It was upon these appendages, fixed tightly on their real noses, that they performed their gymnastic exercises. A dozen of these sectaries of Tingou lay flat upon their backs, while others, dressed to represent lightning-rods, came and frolicked on their noses, jumping from one to another, and performing the most skillful leapings and somersaults.

As a last scene, a "human pyramid" had been announced, in which fifty Long Noses were to represent the Car of Juggernaut. But, instead of forming a pyramid by mounting each other's shoulders, the artists were to group themselves on top of the noses. It happened that the performer who had hitherto formed the base of the Car had left the troupe, and as, to fill this part, only strength and adroitness were necessary, Passepartout had been chosen to take his place.

The poor fellow really felt sad when - melancholy reminiscence of his youth! - he donned his costume, adorned with vari-colored wings, and fastened to his natural feature a false nose six feet long. But he cheered up when he thought that this nose was winning him something to eat.

He went upon the stage, and took his place beside the rest who were to compose the base of the Car of Juggernaut. They all stretched themselves on the floor, their noses pointing to the ceiling. A second group of artists stood on these long appendages, then a third above these, then a fourth, until a human monument reaching to the very cornices of the theatre soon arose on top of the noses. This elicited loud applause, in the midst of which the orchestra was just striking up a deafening air, when the pyramid tottered, the balance was lost, one of the lower noses vanished from the pyramid, and the human monument was shattered like a castle built of cards!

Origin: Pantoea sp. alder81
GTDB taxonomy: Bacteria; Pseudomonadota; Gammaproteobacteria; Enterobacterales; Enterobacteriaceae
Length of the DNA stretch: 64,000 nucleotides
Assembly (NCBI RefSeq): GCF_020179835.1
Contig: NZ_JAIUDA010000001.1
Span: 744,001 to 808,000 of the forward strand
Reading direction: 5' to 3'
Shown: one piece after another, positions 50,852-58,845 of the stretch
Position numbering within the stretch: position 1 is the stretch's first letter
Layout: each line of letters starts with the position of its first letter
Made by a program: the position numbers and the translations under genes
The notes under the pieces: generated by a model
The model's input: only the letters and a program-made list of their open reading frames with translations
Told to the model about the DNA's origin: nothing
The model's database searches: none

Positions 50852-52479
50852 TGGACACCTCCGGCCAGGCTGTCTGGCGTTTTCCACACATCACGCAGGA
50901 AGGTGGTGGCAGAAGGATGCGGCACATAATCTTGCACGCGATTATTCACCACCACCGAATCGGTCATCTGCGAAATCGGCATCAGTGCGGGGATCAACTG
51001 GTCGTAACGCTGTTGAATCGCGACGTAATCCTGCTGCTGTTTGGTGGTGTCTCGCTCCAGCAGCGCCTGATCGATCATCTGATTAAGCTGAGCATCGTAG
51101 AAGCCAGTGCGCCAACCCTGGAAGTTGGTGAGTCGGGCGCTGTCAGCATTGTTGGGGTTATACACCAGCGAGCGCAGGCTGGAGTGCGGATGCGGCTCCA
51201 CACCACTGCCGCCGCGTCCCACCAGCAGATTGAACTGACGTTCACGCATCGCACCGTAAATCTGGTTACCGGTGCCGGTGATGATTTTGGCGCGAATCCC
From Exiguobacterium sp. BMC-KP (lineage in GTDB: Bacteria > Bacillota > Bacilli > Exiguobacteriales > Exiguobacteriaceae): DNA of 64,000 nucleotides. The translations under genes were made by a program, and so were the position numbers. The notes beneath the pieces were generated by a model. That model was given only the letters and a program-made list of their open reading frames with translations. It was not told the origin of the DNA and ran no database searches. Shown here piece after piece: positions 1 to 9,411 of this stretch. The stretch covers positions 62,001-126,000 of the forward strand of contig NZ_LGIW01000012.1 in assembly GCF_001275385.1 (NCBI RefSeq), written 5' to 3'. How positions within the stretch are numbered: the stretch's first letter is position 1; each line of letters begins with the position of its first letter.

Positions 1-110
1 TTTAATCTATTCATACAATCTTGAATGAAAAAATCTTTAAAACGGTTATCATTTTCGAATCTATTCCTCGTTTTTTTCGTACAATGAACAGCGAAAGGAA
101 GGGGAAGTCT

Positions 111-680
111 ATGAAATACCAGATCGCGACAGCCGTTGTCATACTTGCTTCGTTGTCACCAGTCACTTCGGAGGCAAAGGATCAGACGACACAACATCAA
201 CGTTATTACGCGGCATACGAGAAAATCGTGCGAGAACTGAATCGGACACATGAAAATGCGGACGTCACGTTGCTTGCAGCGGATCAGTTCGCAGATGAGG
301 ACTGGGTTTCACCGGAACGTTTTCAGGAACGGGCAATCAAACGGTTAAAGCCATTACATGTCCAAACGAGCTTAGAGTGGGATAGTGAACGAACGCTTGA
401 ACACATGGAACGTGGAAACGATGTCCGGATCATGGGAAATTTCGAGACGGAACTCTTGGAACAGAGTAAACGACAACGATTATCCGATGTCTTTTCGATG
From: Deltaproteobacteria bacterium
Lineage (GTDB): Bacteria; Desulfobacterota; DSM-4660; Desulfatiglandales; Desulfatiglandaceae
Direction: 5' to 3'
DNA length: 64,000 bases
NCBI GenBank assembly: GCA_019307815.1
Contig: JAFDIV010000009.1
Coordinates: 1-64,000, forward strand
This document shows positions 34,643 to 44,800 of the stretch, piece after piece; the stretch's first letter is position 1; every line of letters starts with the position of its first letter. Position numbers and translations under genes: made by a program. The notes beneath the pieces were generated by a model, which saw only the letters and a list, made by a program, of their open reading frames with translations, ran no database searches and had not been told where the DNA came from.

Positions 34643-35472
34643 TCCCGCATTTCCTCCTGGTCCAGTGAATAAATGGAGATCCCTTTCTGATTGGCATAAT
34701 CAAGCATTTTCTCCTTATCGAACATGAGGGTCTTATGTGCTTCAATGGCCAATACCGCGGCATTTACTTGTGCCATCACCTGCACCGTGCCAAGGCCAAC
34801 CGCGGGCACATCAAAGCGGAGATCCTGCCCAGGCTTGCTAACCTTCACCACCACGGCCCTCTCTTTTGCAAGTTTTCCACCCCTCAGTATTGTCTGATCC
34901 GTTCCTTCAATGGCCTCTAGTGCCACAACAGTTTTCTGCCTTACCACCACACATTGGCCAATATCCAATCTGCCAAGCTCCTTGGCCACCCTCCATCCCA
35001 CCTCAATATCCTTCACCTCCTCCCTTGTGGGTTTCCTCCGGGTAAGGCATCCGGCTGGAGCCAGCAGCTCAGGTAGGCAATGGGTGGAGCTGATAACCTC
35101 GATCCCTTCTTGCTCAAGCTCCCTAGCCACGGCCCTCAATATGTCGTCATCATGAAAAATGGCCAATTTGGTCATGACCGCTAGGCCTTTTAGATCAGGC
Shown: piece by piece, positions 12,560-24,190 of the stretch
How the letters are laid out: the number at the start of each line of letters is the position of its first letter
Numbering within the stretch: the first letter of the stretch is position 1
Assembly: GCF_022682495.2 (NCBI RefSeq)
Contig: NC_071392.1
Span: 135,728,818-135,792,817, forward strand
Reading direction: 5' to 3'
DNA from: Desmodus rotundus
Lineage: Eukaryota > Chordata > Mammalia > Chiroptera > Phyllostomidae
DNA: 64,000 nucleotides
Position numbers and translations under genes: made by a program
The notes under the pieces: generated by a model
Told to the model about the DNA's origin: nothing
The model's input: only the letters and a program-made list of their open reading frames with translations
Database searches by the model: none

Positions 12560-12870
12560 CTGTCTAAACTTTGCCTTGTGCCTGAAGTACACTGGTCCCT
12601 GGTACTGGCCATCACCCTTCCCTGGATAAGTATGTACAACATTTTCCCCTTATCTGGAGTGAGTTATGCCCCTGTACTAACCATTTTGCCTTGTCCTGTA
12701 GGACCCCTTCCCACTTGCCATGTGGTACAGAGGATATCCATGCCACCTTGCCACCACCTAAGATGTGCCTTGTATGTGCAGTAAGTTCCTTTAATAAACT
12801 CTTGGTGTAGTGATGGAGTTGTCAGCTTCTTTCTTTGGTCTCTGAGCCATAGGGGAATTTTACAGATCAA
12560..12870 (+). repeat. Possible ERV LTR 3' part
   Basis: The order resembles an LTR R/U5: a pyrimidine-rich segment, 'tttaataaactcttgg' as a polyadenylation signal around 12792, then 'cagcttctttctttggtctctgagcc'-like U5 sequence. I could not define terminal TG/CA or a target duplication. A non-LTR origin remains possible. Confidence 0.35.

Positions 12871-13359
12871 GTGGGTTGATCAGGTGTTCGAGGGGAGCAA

It was Passepartout's fault. Abandoning his position, clearing the footlights without the aid of his wings, and clambering up to the right-hand gallery, he fell at the feet of one of the spectators, crying, "Ah, my master! My master!"

"You here?"

"Myself."

"Very well; then let us go to the steamer, young man!"

Mr. Fogg, Aouda and Passepartout passed through the lobby of the theatre to the outside, where they encountered the Honorable Mr. Batulcar, furious with rage. He demanded damages for the "breakage" of the pyramid; and Phileas Fogg appeased him by giving him a handful of banknotes.

At half-past six, the very hour of departure, Mr. Fogg and Aouda, followed by Passepartout, who in his hurry had retained his wings and nose six feet long, stepped upon the American steamer.

Chapter 24

During Which Mr. Fogg and PartyCross the Pacific Ocean

What happened when the pilot boat came in sight of Shanghai will be easily guessed. The signals made by the Tankadere had been seen by the captain of the Yokohama steamer, who, seeing the flag at half-mast, had directed his course towards the little craft. Phileas Fogg, after paying the stipulated price of his passage to John Bunsby, and rewarding that worthy with the additional sum of five hundred and fifty pounds, boarded the steamer with Aouda and Fix; and they started at once for Nagasaki and Yokohama.

They reached their destination on the morning of the i4th of November. Phileas Fogg lost no time in going on board the Carnatic, where he learned, to Aouda's great delight - and perhaps to his own, though he betrayed no emotion - that Passepartout, a Frenchman, had really arrived on her the day before.

The San Francisco steamer was announced to leave that very evening, and it became necessary to find Passepartout, if possible, without delay. Mr. Fogg applied in vain to the French and English consuls, and, after wandering through the streets a long time, began to despair of finding his missing servant. Chance, or perhaps a kind of presentiment, at last led him into the Honorable Mr. Batulcar's theatre. He certainly would not have recognized Passepartout in the eccentric mountebank's costume; but the latter, lying on his back, perceived his master in the gallery.

Jules Verne
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